Republican New Jersey Gov. Chris Christie vetoed a bill legalizing gay marriage as promised on Friday, asking lawmakers instead to appoint an advocate for same-sex couples under the state's existing civil union law.
Christie, a supporter of Republican presidential hopeful Mitt Romney and often mentioned as a potential vice-presidential candidate, had pledged to veto the measure for weeks, saying voters should settle the matter through a referendum.
As Christie vetoed the bill, lawmakers in Maryland debated a similar bill to legalize gay marriage and were expected to vote later Friday.
Already a contentious social issue, gay marriage legislation has gained even more prominence ahead of November's presidential elections, with advocates framing it as a civil rights issue and opponents saying marriage should be reserved for unions between a man and a woman.
The New Jersey governor asked lawmakers to create an ombudsman for civil unions of same-sex couples who would "carry on New Jersey's strong tradition of tolerance and fairness."
"The ombudsman will be charged with increasing awareness of the law regarding civil unions, will provide a clear point of contact for those who have questions or concerns and will be required to report any evidence of the law being violated. In this way, we can ensure equal treatment under the law," Christie said in a statement.
Gay marriage advocates in New Jersey now face a difficult battle. The state Assembly passed legislation legalizing same-sex nuptials on Thursday by a vote of 42 to 33, which affirmed an earlier Senate vote.
But Democrats do not currently appear to have enough votes to override a New Jersey veto with a two-thirds majority, though they have until the end of 2013 to try.
New Jersey's Senate would need 27 votes, or three more than voted in favor of the bill on Monday, to override a veto. The Assembly would need to find another 12 votes to reach the required 54.
The issue could be settled by voters if put to a referendum; no U.S. state has ever approved same sex marriage in a referendum.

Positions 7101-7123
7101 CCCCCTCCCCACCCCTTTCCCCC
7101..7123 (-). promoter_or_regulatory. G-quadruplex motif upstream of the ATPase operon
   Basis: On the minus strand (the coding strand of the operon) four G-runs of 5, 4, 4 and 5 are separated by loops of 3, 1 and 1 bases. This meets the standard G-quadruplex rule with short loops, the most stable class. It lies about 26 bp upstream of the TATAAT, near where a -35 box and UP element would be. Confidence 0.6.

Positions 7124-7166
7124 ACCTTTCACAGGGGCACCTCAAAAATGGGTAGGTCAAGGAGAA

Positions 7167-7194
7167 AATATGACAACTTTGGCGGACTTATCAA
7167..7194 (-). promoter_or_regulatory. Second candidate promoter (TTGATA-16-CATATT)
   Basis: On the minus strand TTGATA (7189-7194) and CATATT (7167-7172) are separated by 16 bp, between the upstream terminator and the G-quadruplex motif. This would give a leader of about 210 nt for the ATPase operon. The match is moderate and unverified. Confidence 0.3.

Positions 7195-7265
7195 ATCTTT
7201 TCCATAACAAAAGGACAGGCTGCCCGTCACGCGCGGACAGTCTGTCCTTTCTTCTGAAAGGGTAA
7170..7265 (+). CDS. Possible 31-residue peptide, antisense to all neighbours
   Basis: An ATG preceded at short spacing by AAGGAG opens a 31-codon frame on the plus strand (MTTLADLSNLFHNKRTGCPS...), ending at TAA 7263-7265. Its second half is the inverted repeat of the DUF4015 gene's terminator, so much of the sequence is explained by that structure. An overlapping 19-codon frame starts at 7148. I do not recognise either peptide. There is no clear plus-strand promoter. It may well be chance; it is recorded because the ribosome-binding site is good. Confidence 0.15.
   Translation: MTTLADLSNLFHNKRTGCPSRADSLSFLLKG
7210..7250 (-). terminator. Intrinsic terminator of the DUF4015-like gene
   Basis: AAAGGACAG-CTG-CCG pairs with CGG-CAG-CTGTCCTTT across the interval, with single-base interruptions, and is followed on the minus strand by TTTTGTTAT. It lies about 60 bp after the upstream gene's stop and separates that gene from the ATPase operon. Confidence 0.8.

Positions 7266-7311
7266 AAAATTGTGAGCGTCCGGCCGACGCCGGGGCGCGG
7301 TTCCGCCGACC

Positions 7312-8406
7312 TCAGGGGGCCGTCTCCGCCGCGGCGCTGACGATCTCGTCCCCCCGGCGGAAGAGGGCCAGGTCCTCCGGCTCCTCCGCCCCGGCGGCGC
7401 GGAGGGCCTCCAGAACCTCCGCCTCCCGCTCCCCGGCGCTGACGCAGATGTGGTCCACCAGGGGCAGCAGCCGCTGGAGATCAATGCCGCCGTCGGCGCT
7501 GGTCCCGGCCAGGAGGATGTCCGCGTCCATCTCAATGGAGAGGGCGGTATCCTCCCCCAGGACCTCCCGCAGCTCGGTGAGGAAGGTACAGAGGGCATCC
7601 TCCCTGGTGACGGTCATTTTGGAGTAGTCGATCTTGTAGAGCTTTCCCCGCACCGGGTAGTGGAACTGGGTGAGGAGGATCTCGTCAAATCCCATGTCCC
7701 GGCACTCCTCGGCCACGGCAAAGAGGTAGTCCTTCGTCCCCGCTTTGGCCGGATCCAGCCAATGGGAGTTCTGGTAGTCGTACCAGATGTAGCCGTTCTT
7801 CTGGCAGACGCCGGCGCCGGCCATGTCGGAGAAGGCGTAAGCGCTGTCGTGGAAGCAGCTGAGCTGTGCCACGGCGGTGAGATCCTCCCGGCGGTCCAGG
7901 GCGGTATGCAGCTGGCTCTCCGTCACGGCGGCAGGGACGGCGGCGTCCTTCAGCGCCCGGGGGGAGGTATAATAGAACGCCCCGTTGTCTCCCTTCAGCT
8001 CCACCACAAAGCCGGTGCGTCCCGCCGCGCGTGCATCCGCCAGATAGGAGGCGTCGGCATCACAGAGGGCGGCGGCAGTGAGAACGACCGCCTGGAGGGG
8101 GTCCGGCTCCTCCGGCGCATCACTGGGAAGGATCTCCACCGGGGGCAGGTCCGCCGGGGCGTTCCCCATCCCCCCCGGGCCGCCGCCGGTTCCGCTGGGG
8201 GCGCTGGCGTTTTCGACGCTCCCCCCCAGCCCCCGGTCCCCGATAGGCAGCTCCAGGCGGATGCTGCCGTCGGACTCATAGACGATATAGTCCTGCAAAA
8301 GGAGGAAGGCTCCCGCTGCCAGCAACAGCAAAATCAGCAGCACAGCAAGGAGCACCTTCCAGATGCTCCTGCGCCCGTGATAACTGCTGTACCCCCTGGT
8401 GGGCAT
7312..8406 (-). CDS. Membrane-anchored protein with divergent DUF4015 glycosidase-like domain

"When we look back in the annals of history, unfortunately, the governor will see that he was on the wrong side of justice," Assembly Speaker Sheila Oliver, a Democrat, said in a statement. "All the couples disappointed by his action today should take solace in the fact that we are not giving up this fight."
In Maryland, during nearly two hours of often-impassioned debate earlier on Friday, supporters of the "Civil Marriage Protection Act" turned back a handful of amendments offered by opponents to delay or derail it.
The House of Delegates, the lower chamber of the Maryland General Assembly, prepared to vote later Friday on whether to advance the bill to the state Senate, which passed a comparable measure a year ago.
Passage of the bill in the House, where it stalled last year, was by no means certain, although several delegates took the move by the Democratic leadership to hold the vote on Friday as a sign they had wrangled enough votes.
The bill needs the support of 71 delegates to pass the 141-member chamber.
Delegate Michael Smigiel, a Republican representing counties on Maryland's Eastern Shore and an opponent of the bill, said: "It will pass the House and go to the Senate now."
Friday's vote will help determine whether Maryland is close to joining six states that today are able to perform same-sex weddings: New York, Massachusetts, Connecticut, New Hampshire, Vermont, and Iowa.
In Washington state, Gov. Christine Gregoire signed into law on Monday legislation legalizing same-sex marriage, but it will not take effect until at least June. Opponents are working to gather signatures for a ballot initiative in November that would block the legislation.
(Reporting by Alice Popovici and Dave Warner; Writing by Paul Thomasch; Editing by Daniel Trotta)